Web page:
Today marks the 200th day since I arrived in India last summer. Previous visits have been for over a week to two months, and my past fieldwork experience in East Africa spanned the course of just half a year, making this my longest period away from Canada, away from home. And while, as I write this, I am resting indoors in a weakened state due to a nasty bacterial infection (read: prolonged diarrhea), I do feel a quiet celebratory retrospection is in order to mark this anniversary.
I arrived in the dwindling days of the monsoon season with my parents, who endured for a week to see me off and to briefly familiarize themselves with what would be my home for a year. Their presence in this space now appears to me as the briefest of moments, like butterflies touching down on a flower only to take off upon landing.
That was in August, after defending my thesis proposal, going through the initial drama of discovering my eye condition, selling my apartment and moving out of Toronto, transitioning in Vancouver, returning back to my parents house in the Okanagan, undergoing more drama back and forth with Vancouver and the Indian embassy/visa office on visa issues, spending an incredible summer with my brother and cousin on a road trip down the west coast to California and back, flying immediately thereafter to Indonesia for a post family-reunion held in Singapore for a Indo-reunion, and then gathering myself back in Bangkok for a week before finally making that departure for India. Since then I have been a participant-observer – a funny term, really – here in North-East India – that is, I’ve been participating in life, on most days. I spent my first Christmas away from my family. I’ve witnessed more animal sacrifices than ever before, and have gone to church more regularly than I have in a long time. I’ve been to more weddings and funerals and death anniversaries than I can remember.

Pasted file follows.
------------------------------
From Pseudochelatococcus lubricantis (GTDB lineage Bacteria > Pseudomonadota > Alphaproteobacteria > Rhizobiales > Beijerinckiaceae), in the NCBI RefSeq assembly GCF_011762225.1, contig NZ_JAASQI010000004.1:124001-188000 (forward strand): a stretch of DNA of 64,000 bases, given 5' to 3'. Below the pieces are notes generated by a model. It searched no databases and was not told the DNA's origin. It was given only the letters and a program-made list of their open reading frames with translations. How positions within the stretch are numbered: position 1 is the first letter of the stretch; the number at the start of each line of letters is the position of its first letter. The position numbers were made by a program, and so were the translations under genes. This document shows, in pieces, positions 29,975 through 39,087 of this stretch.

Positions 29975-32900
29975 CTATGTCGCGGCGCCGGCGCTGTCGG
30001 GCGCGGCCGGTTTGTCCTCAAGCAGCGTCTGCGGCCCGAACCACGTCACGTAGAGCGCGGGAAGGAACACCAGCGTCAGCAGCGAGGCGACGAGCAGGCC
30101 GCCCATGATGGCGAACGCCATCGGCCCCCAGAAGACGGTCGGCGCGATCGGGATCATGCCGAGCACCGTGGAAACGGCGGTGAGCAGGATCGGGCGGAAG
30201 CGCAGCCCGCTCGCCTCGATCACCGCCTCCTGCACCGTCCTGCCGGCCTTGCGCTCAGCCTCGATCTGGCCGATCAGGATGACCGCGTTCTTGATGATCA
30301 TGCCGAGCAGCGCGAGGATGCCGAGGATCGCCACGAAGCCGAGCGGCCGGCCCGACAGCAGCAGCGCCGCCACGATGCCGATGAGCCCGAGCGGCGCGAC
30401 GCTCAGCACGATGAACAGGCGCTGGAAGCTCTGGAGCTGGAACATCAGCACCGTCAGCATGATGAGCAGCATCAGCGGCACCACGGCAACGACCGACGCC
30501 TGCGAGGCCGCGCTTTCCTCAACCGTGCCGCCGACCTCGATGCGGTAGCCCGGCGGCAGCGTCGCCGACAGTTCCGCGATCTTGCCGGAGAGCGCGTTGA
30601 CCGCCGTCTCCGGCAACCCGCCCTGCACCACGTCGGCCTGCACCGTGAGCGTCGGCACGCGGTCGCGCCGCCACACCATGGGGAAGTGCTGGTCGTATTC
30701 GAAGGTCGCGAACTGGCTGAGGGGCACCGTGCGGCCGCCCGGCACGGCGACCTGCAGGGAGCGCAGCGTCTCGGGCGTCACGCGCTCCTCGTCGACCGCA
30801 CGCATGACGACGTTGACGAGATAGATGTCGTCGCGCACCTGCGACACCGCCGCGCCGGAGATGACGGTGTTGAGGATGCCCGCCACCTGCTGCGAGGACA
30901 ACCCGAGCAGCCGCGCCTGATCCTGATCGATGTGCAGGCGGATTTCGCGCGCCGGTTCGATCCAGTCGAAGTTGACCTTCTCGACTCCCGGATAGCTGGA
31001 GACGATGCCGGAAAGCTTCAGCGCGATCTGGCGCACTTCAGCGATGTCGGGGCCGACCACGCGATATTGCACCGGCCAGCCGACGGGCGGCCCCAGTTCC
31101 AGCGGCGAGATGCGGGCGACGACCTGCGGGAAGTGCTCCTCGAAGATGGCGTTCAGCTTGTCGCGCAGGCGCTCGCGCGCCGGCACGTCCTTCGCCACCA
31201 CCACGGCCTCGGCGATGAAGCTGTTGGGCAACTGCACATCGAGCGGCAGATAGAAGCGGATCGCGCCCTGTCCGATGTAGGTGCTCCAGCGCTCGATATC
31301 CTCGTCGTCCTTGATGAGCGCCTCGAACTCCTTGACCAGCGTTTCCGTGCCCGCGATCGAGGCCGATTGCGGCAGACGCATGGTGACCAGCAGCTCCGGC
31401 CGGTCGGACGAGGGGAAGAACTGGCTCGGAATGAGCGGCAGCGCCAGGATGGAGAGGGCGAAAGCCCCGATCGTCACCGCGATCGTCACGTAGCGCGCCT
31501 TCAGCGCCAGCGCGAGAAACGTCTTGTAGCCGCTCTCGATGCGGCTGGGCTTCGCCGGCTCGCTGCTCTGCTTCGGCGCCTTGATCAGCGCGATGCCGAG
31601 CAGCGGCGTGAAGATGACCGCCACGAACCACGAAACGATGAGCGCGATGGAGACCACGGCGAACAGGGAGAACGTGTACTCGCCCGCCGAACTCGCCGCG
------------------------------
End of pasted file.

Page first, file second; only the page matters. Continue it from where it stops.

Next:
August, September, October, November, December, January, February, March; that makes this the 8th month. While I do feel that March has arrived unexpectedly soon, I am dissatisfied with the inconsequential statement, time sure does fly by! The surprise of March and of 7-8 months gone by only speaks to my sense of a lack of accomplishment in so significant a period. But then again, my work profile in the field is exactly the same as my paper-writing process: the initial enthusiasm and gung-ho attitude soon gives way to survival, and it isn’t until the final moments before the allotted period is over that work ethic reaches its pinnacle to get the job done, hopefully.
Just as those winners of reality shows with the muted reactions of joy at the grand announcement tend to say, “it hasn’t sunk in yet,” (I recently watched Adam win MasterChef Australia) I know my experiences in India will continue to grow and to materialize especially as I (force myself to) write more. After all, nothing has really happened until it’s been described, right? I can anticipate sorting through a flurry of scribbles, recordings, pictures and notes upon my return as I attempt to manage, compartmentalize and connect the mess that is life. But for now, I am more focused on daily survival, and filled with enough worries and anxieties to last me at least another 200 more days.
music: Unfortunately the storage site I use to upload music files is no longer functional. I’ll need to find another one. For now this blog feels half-empty.